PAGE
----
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ByteArrayStream to browser  RSS feed

 
Mike London
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Hello,

Will sending a ByteArrayOutputStream (of a PDF, in this case) to the browser actually render the PDF file?

I've been told that the Adobe plug-in needs a physical file and won't work with a byte stream.

Therefore, I think I'd need to take the 'baos' and create a FileOutputStream, then a physical file first before I tried to show the PDF file in the browser.

Does this make sense?

Appreciate all replies in advance.

Thanks.

M
 
Peter Chase
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To show a PDF (or any binary format understood by the browser), you just have to write the bytes of the PDF to the OutputStream that is ultimately destined for the browser. Depending on whether you're working within, say, the Servlet framework, you may need to write the HTTP headers and preamble to the OutputStream first, or you may need to call some methods to tell the framework that the content is PDF.

It is not necessary, and would often be inefficient, to write the PDF to a server-side file. If you do that, all that will ultimately happen is that some piece of infrastructure will end up streaming the same bytes to the browser.

If the PDF was generated in-memory, but may need to be served up many times, it could be worth caching the PDF on disk, to save the CPU time involved in generating it; that's an optimisation to consider only when proven necessary, though.
[ April 17, 2007: Message edited by: Peter Chase ]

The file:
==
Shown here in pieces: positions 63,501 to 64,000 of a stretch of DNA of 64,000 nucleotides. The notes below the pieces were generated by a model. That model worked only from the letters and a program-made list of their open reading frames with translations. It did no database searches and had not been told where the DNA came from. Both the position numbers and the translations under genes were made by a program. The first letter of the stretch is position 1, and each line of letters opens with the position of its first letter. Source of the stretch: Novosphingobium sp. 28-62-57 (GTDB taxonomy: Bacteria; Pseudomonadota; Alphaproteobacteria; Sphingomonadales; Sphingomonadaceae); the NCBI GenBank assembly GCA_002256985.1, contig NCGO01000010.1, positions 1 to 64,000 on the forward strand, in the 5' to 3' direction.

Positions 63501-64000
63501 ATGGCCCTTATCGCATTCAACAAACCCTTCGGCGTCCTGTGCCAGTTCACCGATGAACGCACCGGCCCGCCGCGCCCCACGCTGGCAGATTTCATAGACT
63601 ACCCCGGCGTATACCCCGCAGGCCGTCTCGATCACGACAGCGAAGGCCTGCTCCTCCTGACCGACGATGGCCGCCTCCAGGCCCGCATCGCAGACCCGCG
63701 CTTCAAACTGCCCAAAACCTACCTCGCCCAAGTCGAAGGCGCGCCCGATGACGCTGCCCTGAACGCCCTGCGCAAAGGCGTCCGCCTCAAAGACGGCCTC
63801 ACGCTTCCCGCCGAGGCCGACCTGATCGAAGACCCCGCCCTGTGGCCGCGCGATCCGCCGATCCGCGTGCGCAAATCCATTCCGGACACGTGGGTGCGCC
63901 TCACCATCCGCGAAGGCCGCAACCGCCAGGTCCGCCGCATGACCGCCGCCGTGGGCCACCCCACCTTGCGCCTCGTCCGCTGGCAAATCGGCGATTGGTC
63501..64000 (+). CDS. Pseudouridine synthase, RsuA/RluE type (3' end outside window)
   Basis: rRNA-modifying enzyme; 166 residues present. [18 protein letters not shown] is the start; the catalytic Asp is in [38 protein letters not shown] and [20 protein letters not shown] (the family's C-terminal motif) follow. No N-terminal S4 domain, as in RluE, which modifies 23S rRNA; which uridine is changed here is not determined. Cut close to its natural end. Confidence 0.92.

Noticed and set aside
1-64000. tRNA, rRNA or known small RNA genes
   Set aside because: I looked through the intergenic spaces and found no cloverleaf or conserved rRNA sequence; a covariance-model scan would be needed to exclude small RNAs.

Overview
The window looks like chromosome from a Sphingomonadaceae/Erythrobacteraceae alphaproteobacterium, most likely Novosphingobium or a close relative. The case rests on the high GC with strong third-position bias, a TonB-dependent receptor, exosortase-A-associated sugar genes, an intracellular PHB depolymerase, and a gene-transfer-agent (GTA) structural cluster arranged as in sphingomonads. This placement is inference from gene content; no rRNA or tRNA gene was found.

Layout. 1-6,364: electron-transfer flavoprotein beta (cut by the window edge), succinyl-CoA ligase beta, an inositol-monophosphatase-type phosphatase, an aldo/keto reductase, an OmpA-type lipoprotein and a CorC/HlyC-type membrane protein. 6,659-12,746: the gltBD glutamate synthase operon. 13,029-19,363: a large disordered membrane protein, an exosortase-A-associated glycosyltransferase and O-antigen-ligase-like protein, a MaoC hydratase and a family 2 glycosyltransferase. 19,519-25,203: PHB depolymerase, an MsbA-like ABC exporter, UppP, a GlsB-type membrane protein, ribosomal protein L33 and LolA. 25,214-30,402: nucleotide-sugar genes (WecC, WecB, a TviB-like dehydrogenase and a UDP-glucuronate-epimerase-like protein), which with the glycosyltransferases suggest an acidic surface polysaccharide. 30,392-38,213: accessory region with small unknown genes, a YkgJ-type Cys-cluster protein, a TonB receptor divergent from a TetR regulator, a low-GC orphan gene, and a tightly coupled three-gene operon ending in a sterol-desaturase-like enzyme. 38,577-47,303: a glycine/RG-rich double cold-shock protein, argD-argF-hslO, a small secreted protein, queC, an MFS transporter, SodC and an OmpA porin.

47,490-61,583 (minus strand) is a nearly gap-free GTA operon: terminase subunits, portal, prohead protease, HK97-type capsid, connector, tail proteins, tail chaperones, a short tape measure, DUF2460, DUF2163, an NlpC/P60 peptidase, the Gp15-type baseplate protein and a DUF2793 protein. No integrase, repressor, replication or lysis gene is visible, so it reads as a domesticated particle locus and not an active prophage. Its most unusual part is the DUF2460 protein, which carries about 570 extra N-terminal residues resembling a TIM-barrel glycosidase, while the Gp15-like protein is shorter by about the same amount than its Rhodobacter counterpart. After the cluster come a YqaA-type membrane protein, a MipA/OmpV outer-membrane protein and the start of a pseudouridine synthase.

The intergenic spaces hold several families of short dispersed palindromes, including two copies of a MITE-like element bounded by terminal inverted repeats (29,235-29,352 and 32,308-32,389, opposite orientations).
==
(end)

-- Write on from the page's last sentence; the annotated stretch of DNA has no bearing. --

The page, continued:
Mike London
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Thanks Peter for your reply.

M
 
Peter Chase
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Extra bit:

Originally posted by Mike London:
I've been told that the Adobe plug-in needs a physical file and won't work with a byte stream.


Whoever told you that either didn't mean what you thought they meant or doesn't know what they're talking about.

A browser cannot directly access a server-side file and can't know whether the data it has been sent came from a real server-side file or was generated dynamically by a server-side program. It just says to the server "give me the contents of this URL" and the server sends those contents as a stream of bytes, plus some headers and other preamble.

Adobe plug-in, just like any other client-side program, gets fed data which came from the server as a byte stream over the net. It may have got written to some client-side file in the process, but you, as a server-side developer, don't care about that.
 
Mike London
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Hi Peter,

I think the distinction was between the browser plug-in and the standalone PDF (Adobe) viewer. With the standalone PDF viewer, I believe you do need a physical file.

-- M
 
Peter Chase
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Yes, but the physical file is on the client, not the server. If I understand correctly, you're programming the server side. You don't care about how the client decides to deal with the PDF once you've sent it. The client probably does write it to a physical file. I don't know, but would hazard a guess that even the plug-in does that.

Even more, as a server-side writer, you probably don't actually tell the client machine specifically to use Adobe Reader (plugin or otherwise) to view the PDF. The client machine decides for itself. The client machine might be using one of the very fine products of Global Graphics, for instance this one. Sorry, blatant advertising.
[ April 18, 2007: Message edited by: Peter Chase ]
 
Mike London
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Thanks Peter for your excellent info and replies!

 
Stan James
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I haven't written raw bits out to the browser in a servlet environment, but I've done it in a web server built from scratch. One key thing is to set the mime type header. That's how the browser decides what plugin or application to activate. For example, set the type to "application/pdf" and the browser checks to see if it has an application registered for pdf. I Googled for mime type and found a list of almost 400 that cover types for MS office, audio, video, zip etc.
 
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